A still further object of this invention is to provide a multiple quantitized storage device wherein each quantity consists of an inorganic compound having uniquely identifiable spectral lines.

Another object of this invention is to provide a multiple quantitized storage device wherein each quantity consists of a rare earth element having uniquely identifiable spectral lines.

Another object of this invention is to provide an improved storage system providing two-dimensional accessing of a three-dimensional memory.

Another object of this invention is to provide an improved read only memory of high capacity.

Another object of this invention is to provide an improved three-dimensional memory with two axes selected by physical positioning and the third axis by use of frequency bands.

Yet another object of this invention is to provide an improved memory having multiple quantitized storage areas, each storage area consisting of one or more elements each having a designated value and signifying its presence by absorbing light of a given frequency.

Another object of this invention is to provide an improved multiple quantitized storage device wherein each quantity has a distinct value and is expressed in binary notation by its presence or absence.

The foregoing and other objects, features and advantages of the invention will be apparent from the following more particular description of a preferred embodiment of the invention, as illustrated in the accompanying drawings.

In the drawings:

'FIGURE 1 is a perspective view of a schematic representation of the storage system.

FIGURE 2, is a view of one of the plurality of storage bin arrays which make up the storage device.

FIGURE 3 is a side view of the storage device partly broken away.

FIGURE 4 is an alternate embodiment of the storage device shown in FIGURE 3.

FIGURE 5 is a schematic representation of the apparatus for reading out the storage device and analyzing its contents.

FIGURE 6 is a spectral chart divided into frequency bands.

General In general this invention includes a plurality of storage arrays, each array having plural storage positions (bins) arranged in rows and columns. In each storage bin, storage is accomplished by placing selected combinations of materials each of which has been assigned a unique binary value. For example, three different materials may be given binary values of 1, 2 and 4. Each binary value is included or not included in a bin in accordance with the presence or absence of the particular material having that binary value. These different materials are applied to the storage area in accordance with the value to be represented by their binary sum.

Storage of coded data in the foregoing manner provides a very compact read only memory. When light is passed through a storage bin, the output light is examined by a spectroscope and the presence of each particular element is detected by photoresponsive elements which detect the presence of characteristic spectral lines.

Coincident read out of all bins in a selected column is accomplishd by providing a unique band pass (color) filter for each bin of a column whereby each bin is represented in a portion of the total spectrum corresponding to the band of wavelengths of light which is passed by a particular filter. A simple logical circuit combines the outputs of the photoresponsive devices to indicate which of the elements are present in a given bin. Each detected combination will have a meaning which can be indicated in any suitable way.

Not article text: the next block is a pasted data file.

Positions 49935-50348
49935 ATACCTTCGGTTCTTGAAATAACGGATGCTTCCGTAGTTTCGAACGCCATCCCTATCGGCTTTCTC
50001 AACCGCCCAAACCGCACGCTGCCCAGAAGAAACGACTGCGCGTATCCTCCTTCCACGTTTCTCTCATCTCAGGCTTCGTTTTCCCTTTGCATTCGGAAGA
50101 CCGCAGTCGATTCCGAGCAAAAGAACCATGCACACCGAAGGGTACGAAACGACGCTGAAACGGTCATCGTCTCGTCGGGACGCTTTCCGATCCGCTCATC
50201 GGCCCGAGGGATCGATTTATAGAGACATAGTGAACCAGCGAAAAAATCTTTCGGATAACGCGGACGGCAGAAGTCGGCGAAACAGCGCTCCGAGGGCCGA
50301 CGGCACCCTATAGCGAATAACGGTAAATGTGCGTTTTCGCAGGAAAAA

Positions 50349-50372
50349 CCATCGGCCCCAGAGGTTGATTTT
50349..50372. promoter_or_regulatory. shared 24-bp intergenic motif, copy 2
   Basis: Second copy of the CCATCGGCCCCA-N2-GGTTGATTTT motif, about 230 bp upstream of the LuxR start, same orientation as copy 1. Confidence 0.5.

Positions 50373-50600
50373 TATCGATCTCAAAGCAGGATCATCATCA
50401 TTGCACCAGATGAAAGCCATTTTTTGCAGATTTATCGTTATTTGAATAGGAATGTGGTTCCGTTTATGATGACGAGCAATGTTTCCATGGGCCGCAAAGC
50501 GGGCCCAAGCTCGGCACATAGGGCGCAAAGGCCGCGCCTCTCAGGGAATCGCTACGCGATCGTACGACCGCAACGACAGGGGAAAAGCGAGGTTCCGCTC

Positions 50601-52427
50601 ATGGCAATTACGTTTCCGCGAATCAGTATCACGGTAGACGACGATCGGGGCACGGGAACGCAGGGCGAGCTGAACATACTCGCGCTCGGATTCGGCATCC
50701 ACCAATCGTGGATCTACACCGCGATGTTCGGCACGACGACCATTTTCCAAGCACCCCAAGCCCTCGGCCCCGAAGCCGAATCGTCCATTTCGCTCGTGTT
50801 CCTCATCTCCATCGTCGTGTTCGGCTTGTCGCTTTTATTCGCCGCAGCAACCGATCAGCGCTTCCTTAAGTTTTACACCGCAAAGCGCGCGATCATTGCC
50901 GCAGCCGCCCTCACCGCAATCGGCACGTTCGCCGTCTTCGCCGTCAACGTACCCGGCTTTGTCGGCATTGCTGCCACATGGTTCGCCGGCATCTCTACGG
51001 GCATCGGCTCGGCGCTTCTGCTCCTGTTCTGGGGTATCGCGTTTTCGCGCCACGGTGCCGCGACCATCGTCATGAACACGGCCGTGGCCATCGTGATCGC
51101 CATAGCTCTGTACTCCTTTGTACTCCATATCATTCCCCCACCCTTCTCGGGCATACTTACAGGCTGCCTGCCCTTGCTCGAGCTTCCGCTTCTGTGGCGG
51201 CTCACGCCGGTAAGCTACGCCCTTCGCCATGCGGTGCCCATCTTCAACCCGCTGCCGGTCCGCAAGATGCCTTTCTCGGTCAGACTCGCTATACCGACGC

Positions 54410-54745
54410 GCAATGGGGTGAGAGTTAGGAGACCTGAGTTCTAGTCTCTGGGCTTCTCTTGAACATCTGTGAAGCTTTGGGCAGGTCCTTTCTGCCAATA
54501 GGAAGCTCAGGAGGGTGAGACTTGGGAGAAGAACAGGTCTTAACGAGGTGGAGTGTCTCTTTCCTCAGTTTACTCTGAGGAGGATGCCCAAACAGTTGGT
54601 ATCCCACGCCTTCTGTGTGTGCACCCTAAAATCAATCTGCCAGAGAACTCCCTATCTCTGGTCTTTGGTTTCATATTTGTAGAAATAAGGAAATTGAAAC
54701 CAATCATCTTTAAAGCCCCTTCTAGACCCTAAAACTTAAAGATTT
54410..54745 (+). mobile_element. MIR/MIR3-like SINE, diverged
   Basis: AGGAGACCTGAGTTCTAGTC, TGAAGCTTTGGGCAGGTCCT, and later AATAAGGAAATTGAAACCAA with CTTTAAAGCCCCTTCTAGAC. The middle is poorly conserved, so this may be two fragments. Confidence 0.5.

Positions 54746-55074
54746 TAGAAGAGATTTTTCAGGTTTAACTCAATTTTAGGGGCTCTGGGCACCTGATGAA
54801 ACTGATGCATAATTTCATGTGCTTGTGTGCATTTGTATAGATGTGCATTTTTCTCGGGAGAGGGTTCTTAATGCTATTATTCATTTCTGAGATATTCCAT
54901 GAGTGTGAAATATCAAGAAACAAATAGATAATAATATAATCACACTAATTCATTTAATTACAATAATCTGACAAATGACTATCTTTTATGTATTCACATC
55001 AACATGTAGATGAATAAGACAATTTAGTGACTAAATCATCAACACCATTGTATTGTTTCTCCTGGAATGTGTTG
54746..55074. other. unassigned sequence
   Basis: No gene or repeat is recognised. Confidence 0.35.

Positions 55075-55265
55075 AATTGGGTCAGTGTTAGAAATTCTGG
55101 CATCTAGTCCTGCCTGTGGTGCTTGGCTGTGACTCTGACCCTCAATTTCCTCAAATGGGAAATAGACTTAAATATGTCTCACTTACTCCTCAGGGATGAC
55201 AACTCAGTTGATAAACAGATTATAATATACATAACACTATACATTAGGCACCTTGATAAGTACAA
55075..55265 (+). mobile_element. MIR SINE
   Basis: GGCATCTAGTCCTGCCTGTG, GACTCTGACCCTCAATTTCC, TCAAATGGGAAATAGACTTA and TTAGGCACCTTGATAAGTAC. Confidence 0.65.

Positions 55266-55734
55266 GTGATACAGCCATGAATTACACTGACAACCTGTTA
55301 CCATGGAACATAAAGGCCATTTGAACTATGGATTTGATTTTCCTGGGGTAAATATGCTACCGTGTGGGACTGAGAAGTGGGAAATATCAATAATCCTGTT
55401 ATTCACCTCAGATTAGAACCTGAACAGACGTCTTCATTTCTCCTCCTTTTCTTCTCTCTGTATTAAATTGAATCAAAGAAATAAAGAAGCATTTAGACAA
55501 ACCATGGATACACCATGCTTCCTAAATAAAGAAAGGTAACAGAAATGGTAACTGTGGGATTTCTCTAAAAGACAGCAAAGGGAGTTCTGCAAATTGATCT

In the illustrated embodiment, the principle of the invention is taught utilizing a small scale memory consisting of eight storage arrays each having eight columns and three rows of bins. Also, in the illustrated embodiment, only three elements having binary values 1, 2 and 4 are shown. However, it will be apparent that the number of arrays and the number of columns per array may be increased greatly, limited only by restraints imposed by the problem of physical handling and accessing. While the illustrated embodiment shows movement of the storage array, it may be desirable in some instances, for example with a very large memory array, to move the transducer instead.

The number of bins per column and the number of elements per bin may be expanded greatly, limited only by the number of different frequency bands which may be separated and within which uniquely identifiable spectral lines of all the selected elements can be encompassed. Also there can be a trade-oft between the number of bins and the number of elements per bin, depending upon how the store is to be used.

Allotting four mils thickness to each of three chemical elements in a bin and four mils for a light pipe on each side of a bin, the storage array would be 20 mils thick. Allotting 10 mils square for each bin and providing multiple bins per column, the immense capacity of a physically small memory array may be envisioned.

It will be apparent that, for a memory of a given size and capacity, the positioning tolerances on the X and Y axes may be greatly relaxed by providing additional capacity in a third dimension.

Referring to FIGURE 1, the system includes a spec troscope 10, a storage array 12, piston adders 14 and 16 and a unit 18 for providing actuating fluids selectively through tubes 20-1, 20-2, 20-4 and 22-1, 222 and 22-4 to adders 14 and 16 respectively to position the memory 12 with respect to a transducer 24 attached to the spectroscope 10 by an arm 26.